Are you guilty of……….Self-Sabotage?

Having recently read an article on this subject, I have discovered that my husband and I are very much guilty of self-sabotage. In fact, my husband has raised this in the past knowing that he often deliberately ruins things that are going well in his life because he expects them to fall apart anyway. We are creatures of habit and naturally learn ways of life that aren’t necessarily good for us. We do them anyway because we feel that they protect us and we have grown accustomed to them.

Living with my father and receiving daily insults about my character, programmed me into thinking I was incapable of being loved. When someone showed signs of caring deeper for me, I’d usually push them away. I’d think it was a trick – a trap. A way for them to use me for their benefit. I distanced myself from them until I realised what I was doing and quickly tried to mend it yet by then it was too late. My self-sabotage would earn me a broken relationship with no respect from them or for myself. It would throw me into a vicious cycle where I’d berate myself for my actions only to act them out again as a form of self-preservation. No one else can hurt me if I hurt myself?

Both my husband and I have anxiety issues. I constantly doubt myself. I do not have an ounce of self-belief. It has not always been like this but ongoing stresses have crept in and now I am battling with my anxiety. Writing helps and as long as I have an outlet, I feel okay. I am better with self-sabotage now although some would question whether staying in my marriage in a relationship that’s had so many let downs is not another form of it. I like to think it isn’t.

I am trying to be positive. In every aspect of my life and for someone who is prone to self-sabotage, this is quite a feat. However our daily stresses remain, we feel anxious most of the time, we doubt ourselves, we argue. We are trying but not quite on the road to success.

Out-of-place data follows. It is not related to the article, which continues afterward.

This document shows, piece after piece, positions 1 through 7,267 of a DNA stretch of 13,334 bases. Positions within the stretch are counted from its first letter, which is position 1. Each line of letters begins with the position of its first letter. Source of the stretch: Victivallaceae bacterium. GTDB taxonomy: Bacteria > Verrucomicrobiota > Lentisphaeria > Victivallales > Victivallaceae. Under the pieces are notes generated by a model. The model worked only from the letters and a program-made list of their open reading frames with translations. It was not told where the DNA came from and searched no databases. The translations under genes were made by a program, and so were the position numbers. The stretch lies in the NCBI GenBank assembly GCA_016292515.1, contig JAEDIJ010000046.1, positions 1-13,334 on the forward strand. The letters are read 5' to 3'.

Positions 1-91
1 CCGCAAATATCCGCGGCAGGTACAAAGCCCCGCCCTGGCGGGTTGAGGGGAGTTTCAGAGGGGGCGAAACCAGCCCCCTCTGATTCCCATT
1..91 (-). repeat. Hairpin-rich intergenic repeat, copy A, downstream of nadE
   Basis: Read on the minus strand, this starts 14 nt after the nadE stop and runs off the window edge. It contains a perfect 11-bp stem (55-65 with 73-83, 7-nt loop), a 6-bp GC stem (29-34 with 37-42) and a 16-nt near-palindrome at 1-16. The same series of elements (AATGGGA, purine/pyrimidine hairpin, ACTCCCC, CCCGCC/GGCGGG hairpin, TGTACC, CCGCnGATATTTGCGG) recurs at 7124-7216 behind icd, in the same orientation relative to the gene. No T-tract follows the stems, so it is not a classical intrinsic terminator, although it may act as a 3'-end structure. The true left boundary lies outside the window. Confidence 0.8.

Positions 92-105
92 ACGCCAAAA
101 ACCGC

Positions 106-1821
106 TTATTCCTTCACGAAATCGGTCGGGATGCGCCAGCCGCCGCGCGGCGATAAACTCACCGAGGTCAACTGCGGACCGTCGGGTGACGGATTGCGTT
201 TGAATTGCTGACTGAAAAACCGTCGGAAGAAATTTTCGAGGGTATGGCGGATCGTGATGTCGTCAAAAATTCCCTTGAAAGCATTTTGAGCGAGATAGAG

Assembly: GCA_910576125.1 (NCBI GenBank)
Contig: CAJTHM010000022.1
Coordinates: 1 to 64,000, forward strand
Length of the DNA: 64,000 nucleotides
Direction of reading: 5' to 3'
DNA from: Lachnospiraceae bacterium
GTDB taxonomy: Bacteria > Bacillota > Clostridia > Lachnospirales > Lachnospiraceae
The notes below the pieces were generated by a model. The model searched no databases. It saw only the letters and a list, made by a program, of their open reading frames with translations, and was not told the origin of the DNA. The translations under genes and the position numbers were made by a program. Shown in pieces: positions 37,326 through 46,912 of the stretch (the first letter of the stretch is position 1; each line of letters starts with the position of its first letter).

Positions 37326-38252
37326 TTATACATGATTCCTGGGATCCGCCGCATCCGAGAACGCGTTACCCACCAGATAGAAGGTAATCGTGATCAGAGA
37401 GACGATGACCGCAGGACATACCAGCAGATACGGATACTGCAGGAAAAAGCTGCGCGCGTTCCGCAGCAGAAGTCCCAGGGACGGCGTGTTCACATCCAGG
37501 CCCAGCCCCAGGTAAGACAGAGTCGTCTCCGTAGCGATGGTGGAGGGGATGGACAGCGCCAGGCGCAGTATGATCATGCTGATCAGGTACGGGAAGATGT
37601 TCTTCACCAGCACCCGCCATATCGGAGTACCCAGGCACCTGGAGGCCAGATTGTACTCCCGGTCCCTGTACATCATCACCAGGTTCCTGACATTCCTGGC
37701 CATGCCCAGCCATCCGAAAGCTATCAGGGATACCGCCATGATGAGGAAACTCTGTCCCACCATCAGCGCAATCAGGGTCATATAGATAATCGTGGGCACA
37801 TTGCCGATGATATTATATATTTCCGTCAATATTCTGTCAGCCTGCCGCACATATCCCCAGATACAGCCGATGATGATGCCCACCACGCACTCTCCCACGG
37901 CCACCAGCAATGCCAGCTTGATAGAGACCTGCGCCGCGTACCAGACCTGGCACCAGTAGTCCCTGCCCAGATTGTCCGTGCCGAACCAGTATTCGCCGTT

I guess the first step in overcoming it is recognising it and we have done that. We know what triggers the self-sabotage so can anticipate it before it happens thus sometimes even stopping it. A bit of anxiety is good. We as humans find ways of protecting ourselves and being cautious about things is a part of that. It’s when it takes over your life and stops you taking a chance – you have to break it.

Get perspective.

Get focussed.

Know that good things in your life are happening and they are allowed to happen. They can continue to happen.

Just don’t sabotage it!

A Day from Hell.

Yesterday was officially the worst day of my pregnancy. I woke up throughout the night with a persistent cough, I struggled to breathe during the morning. Played it out nervously and followed Asthma UK’s instructions. By late afternoon, still tight-chested and unable to fully shake the dryness on my chest, Dave called an ambulance. Last time, they were angels. That sadly cannot be said for yesterday. I was fobbed off and mocked for calling in as I was speaking to the paramedic too “articulately”. I was given a run down on his daily statistics and that I was caller 4000 and something. I had stopped listening when he condescendingly asked me if my condition was “life-threatening?” I am horrified by his treatment. He denied me oxygen saying that I would put my baby in distress. He then proceeded to tell me to make my own way (no car) to a walk-in centre as I only had a mild chest infection. I was on the brink of tears. I knew what was wrong and what I needed but this man was not budging on his decision. He had written me off. After a wasted hour or so, he left and we headed up to the walk in centre. On arrival the receptionist was confused as to why I wasn’t taken to A&E. I explained what had happened. To my surprise, she seemed much more concerned than the paramedic. I didn’t have to wait long before seeing a nurse. She took my blood pressure, pulse, peak flow and finally checked my breathing with her stethoscope. Before I knew it, she had called the doctor in asking her to check me herself. She did and both of them nodded in agreement at the tightness and wheeziness of my chest. The doctor asked me to follow her and she led me to a nebulizer to give me oxygen. The same thing the paramedic had just told me I did not need. “You need it” she said when I asked if she was sure. I explained what I had previously been told and she was confused. I was in desperate need of a way to breathe and the oxygen was the obvious choice and it was not going to harm my unborn baby. Why did the paramedic lie?